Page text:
Extreme Makeover: School Edition

At what point do we as educational leaders begin to take technology as seriously as the other components of our school infrastructure?


Wince every time you hear of untrained custodians, or well-meaning students wiring buildings on the cheap. Would a Superintendent of schools or Board of Education ever allow students and community volunteers to install the heating system of the school? How about the electrical system? Alarms and security?

Keep your eyes closed tight if you know of schools that have substantial numbers of six or seven year old computers running Windows 95 or Windows 98.

Cringe when you hear of corporations dumping old and obsolete computers on schools; computers that will cost the school more in maintenance than if the school had bought a new machine. Many high schools resemble technological archeological sites…if you dig deep enough you are bound to find every model of computer since the Apple IIE.

Shake your head when you see a school district with more than 100 infrastructure support people: custodians, drivers, electricians, carpenters, plumbers, etc.; and (4) network technicians to maintain thousands of computers in sixteen buildings.

Pray when you hear of a school district that has no security budget, hasn’t audited its greatest vulnerabilities, has not updated the anti-spyware on its workstations, has not had time to apply the latest anti-virus signatures, or the latest Microsoft patches.

Pray harder if they aren’t taking daily, rotating backups (even in the summer when some staff are on vacation) and keeping them offsite; and if they haven’t a plan on how or where to restore them in case of a flood, fire, catastrophic hardware failure, or Katrina-like disaster.


It’s time to stop wincing, cringing, praying, and closing our eyes to the sorry state of much of the educational technology in this country. It’s time to put technology on the same footing as the rest of the school infrastructure. Technology should be current, ubiquitous, and well maintained.

Of course this will take money; and leadership. Where we spend our money is merely a reflection of what we value. I know we value our children. At the very least our job as leaders is to insure that the 21st Century classroom in America is competitive with the 21st century living rooms of our students.

At best, we could rethink our school structures and embark on an Extreme Makeover: School Edition.




10 thoughts on “Extreme Makeover: School Edition

  1. Pete,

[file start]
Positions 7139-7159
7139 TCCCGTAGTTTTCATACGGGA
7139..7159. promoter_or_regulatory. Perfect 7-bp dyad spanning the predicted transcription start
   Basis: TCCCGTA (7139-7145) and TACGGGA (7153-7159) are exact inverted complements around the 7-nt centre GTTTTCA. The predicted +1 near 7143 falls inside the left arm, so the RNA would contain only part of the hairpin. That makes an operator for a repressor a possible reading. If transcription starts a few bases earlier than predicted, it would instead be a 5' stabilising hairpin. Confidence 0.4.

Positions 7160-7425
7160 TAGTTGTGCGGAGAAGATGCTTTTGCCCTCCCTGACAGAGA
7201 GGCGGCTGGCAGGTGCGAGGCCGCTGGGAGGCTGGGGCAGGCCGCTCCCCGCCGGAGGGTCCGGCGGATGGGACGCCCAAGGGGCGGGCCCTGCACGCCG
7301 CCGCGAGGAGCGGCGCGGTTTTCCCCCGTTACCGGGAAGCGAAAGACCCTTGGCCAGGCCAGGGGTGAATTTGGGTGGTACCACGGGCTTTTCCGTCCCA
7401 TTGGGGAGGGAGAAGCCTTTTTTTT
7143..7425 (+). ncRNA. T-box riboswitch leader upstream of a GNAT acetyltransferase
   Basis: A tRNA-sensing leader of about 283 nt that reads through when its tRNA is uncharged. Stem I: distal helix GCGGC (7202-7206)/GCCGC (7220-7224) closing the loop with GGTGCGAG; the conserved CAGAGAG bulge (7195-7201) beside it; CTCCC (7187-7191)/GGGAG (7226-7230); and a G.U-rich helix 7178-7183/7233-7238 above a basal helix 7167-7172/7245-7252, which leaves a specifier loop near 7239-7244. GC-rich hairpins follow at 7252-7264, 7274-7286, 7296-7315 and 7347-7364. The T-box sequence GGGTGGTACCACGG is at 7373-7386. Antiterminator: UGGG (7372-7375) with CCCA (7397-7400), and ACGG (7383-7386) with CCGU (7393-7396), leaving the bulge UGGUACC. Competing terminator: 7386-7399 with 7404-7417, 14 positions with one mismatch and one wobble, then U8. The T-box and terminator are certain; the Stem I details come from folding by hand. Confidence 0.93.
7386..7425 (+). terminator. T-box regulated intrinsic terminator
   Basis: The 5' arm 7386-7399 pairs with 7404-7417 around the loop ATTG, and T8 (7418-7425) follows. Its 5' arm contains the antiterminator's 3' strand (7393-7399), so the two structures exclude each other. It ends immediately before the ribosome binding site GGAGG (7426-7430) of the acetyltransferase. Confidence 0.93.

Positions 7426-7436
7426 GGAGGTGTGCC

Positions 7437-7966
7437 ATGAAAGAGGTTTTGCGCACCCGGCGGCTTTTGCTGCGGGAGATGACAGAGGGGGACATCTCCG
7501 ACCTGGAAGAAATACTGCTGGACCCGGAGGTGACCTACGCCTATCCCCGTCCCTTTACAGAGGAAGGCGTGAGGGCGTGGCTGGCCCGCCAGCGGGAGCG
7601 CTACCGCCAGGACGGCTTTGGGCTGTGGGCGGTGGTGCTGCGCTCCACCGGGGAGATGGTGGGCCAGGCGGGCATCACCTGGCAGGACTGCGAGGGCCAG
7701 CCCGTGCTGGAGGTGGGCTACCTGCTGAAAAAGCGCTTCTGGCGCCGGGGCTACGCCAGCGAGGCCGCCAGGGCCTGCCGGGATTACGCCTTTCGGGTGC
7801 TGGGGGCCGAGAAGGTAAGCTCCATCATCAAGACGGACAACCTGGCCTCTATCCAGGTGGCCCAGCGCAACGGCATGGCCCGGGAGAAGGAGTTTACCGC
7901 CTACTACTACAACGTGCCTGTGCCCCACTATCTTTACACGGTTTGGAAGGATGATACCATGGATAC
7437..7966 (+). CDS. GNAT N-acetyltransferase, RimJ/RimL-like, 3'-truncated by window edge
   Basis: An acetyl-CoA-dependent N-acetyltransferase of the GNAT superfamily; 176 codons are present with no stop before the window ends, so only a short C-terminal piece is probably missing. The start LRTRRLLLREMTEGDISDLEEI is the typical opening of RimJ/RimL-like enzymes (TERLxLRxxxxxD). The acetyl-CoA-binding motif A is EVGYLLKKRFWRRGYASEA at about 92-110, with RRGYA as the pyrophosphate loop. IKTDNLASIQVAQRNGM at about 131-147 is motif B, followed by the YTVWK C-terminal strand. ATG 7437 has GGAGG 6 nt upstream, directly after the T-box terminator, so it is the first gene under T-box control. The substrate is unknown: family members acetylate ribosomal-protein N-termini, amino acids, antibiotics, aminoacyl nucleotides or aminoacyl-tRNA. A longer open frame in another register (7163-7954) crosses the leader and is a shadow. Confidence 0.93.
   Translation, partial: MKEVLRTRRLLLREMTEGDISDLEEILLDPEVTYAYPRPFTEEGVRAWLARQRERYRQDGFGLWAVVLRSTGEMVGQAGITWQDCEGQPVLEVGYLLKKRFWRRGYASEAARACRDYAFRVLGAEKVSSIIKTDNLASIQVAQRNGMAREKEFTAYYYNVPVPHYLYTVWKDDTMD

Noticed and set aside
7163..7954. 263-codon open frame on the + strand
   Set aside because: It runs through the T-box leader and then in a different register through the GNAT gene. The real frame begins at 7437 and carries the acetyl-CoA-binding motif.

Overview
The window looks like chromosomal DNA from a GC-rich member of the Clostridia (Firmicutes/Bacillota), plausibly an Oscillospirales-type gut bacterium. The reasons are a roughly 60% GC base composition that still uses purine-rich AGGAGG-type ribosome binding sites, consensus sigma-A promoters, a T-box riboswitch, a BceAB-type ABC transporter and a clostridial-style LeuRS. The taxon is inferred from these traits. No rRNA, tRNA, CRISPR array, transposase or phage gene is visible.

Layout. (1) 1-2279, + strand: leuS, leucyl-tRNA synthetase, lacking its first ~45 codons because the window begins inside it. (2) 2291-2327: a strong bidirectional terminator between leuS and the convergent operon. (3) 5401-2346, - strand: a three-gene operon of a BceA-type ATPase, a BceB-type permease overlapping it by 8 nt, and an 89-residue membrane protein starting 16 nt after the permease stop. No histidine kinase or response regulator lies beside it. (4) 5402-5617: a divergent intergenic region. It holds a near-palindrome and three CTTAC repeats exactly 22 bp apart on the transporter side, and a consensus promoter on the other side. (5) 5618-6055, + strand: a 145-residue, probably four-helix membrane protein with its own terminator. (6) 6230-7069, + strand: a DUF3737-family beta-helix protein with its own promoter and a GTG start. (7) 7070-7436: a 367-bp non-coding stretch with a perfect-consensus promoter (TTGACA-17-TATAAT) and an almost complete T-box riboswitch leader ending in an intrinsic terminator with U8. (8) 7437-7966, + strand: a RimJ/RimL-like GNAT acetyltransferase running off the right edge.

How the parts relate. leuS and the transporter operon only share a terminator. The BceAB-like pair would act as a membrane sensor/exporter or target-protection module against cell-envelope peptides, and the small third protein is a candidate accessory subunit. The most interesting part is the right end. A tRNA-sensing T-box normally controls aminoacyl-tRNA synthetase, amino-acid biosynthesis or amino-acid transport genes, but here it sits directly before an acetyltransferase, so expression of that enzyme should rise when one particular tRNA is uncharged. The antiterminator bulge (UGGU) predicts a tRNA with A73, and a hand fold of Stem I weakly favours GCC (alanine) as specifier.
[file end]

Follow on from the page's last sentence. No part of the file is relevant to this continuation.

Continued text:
Very well said. It is time we began to view technology in the same way we do cleaning supplies, paper and other required school materials. With this being said, we need to see technology prices that will allow us to do more with our $’s. With the educational climate in a precarious state, every move is being monitored and people will be looking for payoffs that they will be able to quantify, in test score results, with short term gains that are visible being the main stay. Although we know that there will be gains, some of them are not as visible or as quantifible as people may like. Here’s hoping that the Extreme Makeover: School Edition gets us to where we need to be.

  2. Kelly,
    My hope would be that we take technology off the “what do we get for our money” track and put it on the “it’s a ubiquitous part of the school building track”…like electricity, phones, chairs, desks, heat, and plumbing…tech infrastructure becomes a basic “requirement”.

    Having said that, software applications, professional development, and the use of the infrastructure gets put to the “what is it doing for us?” question.


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  4. I agree that we need up to date technology, but with the technology MUST come adequate teacher training and hopefully teacher buy-in.

    Laptops, updated computer labs, projectors, etc. are simply tools, and without good teaching and effective integration, these tools are essentially worthless.

    When we buy the hardware, we have to make sure we don’t scrimp on the support and the training.

  5. Angela,
    No argument from me. Many of my blog posts are focused on the human beings at the heart of teaching and learning. This particular post was meant to call for a transition to technology as infrastructure. (see my comment to Kelly). If we can move technology from the center of our attention, to ubiquitous infrastructure, it will allow professional development and pedagogy to take its rightful place on center stage.

  6. My children attended a small Quaker school in the Philadelphia area that had an all-Mac computer lab and classroom computers; I worked there. The lab had practically no technical problems, and the teachers AND students were trained and encouraged to make simple repairs themselves-and they did. And there was a lot of innovation in how the computers and software were used. Of course, viruses were not a problem.
    I am now on the school board in Garrison, and I have watched our small district struggle with many of the issues you list above. Part of the problem is Windows. Part of the problem is BOCES.
    All of us in the schools need your support in becoming more self-reliant and empowered as far as our technology is concerned.


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